Table 1: Distinctive features of visceral spinal afferents relative to somatic.

(1)Dual extrinsic afferent system
(2)Convergence of afferents on somatic and other visceral afferents within the spinal cord
(3)Widely overlapping receptive fields
(4)Dichotomization of fibers where a single neuron innervates two viscera
(5)Collateral activation of autonomic and enteric nervous system
(6)Larger cell bodies within dorsal root ganglia
(7)Wide overlapping receptor fields
(8)Lack of specialized nerve terminals
(9)First-order afferents arborize over several spinal segments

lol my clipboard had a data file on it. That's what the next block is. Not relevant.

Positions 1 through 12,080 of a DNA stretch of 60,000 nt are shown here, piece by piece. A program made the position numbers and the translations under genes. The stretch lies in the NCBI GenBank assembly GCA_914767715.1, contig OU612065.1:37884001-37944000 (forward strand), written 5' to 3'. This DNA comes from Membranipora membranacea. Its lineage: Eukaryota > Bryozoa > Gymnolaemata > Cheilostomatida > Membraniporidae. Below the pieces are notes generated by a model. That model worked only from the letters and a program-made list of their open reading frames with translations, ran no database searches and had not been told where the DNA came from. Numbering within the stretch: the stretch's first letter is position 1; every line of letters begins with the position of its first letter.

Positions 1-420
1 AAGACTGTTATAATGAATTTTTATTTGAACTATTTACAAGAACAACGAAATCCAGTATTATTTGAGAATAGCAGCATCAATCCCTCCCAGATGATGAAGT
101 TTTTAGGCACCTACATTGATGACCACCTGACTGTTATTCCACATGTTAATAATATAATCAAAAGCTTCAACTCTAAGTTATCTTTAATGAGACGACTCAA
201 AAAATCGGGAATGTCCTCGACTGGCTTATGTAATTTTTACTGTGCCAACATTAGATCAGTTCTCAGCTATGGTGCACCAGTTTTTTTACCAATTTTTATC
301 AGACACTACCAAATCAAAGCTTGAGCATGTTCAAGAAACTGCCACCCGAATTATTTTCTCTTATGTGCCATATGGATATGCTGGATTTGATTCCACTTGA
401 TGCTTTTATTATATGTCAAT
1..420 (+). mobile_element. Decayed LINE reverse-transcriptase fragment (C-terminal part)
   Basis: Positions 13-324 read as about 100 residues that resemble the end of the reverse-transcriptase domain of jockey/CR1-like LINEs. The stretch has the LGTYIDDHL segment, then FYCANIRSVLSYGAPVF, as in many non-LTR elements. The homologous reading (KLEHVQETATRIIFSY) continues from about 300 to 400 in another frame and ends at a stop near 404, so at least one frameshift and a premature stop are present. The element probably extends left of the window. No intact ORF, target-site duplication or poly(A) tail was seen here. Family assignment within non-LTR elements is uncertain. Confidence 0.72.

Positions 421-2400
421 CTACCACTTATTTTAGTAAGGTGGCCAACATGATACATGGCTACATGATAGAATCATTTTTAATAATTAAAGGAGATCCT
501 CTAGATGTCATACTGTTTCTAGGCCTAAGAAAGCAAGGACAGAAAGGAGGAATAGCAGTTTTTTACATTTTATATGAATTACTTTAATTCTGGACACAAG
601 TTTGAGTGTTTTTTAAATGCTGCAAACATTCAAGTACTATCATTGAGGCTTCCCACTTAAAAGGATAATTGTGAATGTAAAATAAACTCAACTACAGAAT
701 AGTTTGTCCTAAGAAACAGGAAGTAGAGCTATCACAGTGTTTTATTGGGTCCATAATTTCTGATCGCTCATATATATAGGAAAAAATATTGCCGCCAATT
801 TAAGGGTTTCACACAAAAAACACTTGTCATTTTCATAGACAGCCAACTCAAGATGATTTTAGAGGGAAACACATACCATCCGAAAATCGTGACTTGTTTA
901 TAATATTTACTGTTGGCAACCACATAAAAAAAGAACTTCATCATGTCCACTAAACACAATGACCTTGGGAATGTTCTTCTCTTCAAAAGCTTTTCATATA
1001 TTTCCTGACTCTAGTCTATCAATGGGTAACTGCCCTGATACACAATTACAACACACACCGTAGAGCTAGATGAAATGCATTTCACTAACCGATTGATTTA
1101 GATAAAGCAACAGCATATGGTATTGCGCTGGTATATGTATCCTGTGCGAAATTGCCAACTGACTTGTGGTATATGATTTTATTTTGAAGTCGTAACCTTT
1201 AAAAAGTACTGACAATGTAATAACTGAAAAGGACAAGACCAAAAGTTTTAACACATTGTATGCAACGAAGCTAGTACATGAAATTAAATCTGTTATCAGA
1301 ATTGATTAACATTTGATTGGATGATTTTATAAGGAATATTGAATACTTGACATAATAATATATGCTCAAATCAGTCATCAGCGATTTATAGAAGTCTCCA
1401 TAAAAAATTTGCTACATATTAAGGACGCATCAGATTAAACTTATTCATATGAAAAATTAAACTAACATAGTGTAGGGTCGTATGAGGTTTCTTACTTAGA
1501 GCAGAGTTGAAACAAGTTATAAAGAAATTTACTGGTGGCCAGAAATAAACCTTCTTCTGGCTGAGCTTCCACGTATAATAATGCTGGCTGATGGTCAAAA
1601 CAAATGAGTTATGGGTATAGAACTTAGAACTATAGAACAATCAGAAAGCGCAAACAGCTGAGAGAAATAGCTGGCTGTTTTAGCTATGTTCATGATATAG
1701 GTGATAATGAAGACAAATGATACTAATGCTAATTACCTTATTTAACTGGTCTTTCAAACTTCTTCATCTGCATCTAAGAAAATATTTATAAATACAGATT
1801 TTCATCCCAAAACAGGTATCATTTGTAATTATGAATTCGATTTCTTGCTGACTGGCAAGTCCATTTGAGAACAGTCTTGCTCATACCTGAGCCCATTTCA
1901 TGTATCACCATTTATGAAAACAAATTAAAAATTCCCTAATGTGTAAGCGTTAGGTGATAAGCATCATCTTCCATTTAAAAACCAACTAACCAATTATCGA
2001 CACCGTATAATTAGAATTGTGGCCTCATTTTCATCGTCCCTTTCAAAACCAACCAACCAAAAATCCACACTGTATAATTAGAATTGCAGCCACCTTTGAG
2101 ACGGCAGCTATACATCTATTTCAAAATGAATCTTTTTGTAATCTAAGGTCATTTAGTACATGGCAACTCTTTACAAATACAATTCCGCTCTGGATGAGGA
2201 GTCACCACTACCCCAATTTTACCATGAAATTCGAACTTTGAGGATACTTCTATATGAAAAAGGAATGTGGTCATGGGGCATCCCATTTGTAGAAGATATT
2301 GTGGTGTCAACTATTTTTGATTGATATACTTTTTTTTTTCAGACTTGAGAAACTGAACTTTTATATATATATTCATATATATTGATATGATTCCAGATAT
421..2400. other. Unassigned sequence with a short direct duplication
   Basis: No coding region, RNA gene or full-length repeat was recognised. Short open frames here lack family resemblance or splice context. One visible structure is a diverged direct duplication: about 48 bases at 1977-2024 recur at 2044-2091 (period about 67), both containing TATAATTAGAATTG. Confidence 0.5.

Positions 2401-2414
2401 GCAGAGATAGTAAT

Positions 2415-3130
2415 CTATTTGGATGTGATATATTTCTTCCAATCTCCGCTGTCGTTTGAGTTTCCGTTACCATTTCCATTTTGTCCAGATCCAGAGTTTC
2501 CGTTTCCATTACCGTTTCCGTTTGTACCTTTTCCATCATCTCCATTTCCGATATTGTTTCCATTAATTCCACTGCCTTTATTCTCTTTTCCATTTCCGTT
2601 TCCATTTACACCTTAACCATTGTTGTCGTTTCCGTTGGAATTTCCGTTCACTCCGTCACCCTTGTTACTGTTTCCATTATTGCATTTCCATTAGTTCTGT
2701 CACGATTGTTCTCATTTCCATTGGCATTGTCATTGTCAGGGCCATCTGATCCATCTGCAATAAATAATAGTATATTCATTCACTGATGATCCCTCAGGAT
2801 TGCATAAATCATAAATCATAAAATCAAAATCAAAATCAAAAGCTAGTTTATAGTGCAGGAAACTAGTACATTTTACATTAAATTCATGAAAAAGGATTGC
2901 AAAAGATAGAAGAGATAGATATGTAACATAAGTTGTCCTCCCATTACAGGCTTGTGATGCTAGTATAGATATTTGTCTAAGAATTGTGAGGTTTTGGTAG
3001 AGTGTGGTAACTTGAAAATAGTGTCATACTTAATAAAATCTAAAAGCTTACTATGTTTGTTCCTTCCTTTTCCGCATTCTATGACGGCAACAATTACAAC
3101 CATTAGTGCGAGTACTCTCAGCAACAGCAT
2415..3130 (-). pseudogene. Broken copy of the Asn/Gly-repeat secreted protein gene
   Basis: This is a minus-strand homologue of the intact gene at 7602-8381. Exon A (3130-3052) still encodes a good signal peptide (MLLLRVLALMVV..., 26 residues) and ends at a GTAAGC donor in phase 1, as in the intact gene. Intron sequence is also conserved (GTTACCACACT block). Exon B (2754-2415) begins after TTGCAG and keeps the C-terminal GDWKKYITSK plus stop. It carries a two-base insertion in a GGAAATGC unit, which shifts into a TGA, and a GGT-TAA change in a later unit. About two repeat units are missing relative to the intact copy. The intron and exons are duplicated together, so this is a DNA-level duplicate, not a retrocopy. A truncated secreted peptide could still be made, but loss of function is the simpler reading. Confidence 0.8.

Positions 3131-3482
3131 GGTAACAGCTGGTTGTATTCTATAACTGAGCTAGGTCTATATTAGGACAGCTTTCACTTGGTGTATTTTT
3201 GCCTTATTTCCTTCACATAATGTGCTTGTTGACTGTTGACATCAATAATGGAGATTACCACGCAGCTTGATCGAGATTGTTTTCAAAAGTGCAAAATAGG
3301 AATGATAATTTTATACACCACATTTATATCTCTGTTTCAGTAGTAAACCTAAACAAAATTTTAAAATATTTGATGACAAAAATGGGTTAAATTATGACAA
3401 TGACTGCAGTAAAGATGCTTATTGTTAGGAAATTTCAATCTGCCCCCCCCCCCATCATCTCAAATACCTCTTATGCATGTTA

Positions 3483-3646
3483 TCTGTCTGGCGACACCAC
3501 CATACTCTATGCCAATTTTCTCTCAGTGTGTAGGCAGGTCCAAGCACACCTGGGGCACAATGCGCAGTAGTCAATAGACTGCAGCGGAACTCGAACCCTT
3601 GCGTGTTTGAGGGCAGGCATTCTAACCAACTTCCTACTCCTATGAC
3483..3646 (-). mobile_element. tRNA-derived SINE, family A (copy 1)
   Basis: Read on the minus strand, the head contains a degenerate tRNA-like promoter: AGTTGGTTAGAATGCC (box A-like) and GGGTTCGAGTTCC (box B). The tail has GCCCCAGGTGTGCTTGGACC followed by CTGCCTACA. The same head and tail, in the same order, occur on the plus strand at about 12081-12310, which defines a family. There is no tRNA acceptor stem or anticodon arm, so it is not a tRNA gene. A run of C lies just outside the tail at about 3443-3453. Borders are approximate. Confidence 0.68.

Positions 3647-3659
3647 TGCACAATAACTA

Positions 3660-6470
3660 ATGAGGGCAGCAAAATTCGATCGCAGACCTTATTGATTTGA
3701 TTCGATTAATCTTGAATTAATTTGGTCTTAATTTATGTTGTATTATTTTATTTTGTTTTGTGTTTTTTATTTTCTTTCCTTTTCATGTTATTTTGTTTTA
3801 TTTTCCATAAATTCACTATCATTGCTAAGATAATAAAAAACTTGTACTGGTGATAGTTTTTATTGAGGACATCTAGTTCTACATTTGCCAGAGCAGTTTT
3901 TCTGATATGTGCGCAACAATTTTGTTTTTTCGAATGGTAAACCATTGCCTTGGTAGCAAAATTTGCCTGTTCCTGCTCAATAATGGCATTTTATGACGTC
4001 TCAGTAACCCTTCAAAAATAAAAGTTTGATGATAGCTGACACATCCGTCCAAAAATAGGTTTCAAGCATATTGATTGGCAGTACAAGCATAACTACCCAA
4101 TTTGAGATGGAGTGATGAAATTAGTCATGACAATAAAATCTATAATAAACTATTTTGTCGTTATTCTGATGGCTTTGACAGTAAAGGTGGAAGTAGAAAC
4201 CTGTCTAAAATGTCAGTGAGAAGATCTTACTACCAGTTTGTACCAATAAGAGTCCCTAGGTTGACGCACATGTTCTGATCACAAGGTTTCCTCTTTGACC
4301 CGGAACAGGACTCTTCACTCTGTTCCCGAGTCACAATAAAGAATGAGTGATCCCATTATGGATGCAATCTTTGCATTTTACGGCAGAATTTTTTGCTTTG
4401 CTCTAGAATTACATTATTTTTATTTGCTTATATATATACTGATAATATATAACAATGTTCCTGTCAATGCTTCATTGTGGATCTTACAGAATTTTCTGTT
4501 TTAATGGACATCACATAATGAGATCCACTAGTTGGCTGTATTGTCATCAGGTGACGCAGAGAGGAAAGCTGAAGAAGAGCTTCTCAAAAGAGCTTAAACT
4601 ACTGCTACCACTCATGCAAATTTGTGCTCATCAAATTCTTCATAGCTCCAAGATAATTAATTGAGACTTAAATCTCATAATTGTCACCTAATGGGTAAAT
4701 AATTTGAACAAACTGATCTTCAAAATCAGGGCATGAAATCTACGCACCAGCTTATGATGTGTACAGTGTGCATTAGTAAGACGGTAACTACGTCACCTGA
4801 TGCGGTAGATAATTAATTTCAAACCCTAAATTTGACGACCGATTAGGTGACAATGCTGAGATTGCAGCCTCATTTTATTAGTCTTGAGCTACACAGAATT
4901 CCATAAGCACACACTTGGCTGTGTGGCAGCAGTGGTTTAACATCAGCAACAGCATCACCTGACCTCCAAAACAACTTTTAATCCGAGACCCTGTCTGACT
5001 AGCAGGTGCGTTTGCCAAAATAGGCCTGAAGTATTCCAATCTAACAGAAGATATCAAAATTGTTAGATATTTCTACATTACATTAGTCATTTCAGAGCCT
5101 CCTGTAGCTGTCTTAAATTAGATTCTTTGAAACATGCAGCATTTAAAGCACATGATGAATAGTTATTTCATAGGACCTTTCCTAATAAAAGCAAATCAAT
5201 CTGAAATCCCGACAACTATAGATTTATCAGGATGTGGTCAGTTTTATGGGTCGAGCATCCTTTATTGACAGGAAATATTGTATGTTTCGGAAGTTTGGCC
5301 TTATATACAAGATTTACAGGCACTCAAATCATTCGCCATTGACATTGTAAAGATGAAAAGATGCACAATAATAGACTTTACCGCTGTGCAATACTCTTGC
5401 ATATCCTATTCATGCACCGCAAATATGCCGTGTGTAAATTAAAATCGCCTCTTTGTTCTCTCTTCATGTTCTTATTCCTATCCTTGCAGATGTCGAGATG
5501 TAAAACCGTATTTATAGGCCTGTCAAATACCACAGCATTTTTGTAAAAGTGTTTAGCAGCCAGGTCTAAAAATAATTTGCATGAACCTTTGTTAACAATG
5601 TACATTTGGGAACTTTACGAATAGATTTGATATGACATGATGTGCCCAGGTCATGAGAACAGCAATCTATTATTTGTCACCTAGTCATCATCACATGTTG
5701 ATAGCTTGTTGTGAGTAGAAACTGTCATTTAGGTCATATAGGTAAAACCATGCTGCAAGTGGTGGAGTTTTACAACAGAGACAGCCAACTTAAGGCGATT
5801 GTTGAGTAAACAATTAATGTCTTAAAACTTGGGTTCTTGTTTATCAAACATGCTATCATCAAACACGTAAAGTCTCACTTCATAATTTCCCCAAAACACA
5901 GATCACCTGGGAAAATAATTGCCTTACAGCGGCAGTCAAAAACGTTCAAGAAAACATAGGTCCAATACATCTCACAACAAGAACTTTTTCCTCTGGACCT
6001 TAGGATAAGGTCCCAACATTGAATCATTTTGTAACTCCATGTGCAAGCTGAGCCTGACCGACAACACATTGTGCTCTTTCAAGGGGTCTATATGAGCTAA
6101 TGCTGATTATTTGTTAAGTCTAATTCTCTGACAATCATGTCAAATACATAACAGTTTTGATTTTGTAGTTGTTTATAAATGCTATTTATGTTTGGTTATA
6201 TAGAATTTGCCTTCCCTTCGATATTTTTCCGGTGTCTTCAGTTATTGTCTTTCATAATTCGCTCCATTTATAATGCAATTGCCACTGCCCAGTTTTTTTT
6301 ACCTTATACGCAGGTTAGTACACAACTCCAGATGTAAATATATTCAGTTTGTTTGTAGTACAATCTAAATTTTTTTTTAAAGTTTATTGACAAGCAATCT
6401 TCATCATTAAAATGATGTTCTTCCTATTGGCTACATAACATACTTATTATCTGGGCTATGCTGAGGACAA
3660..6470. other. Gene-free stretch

(10)Greater expression of transient receptor potential (TRPV1), sodium (Na 1.8), acid (ASIC3) ion channels, and calcitonin gene-related protein (CGRP)
(11)Limited number of stimulus responses (distension, ischemia, and inflammation)
(12)More discrete location of first-order terminals within the spinal cord (superficial dorsal horn, lamina V, and central)
(13)Afferents ascend with parasympathetic and sympathetic neuronal projections
(14)Viscerovisceral hyperalgesia and hypersensitivity
(15)Visceromotor responses and referred pain to somatic sites innervated by the samespinal cord level
(16)Second-order afferents ascend in the dorsal column
(17)Nonsomatotopically arranged input in dorsal column and central lateral thalamus unlike the lateral spinothalamics
(18)Poor representation in S1 cortex
(19)Greater emotional and autonomic responses to pain than somatic pain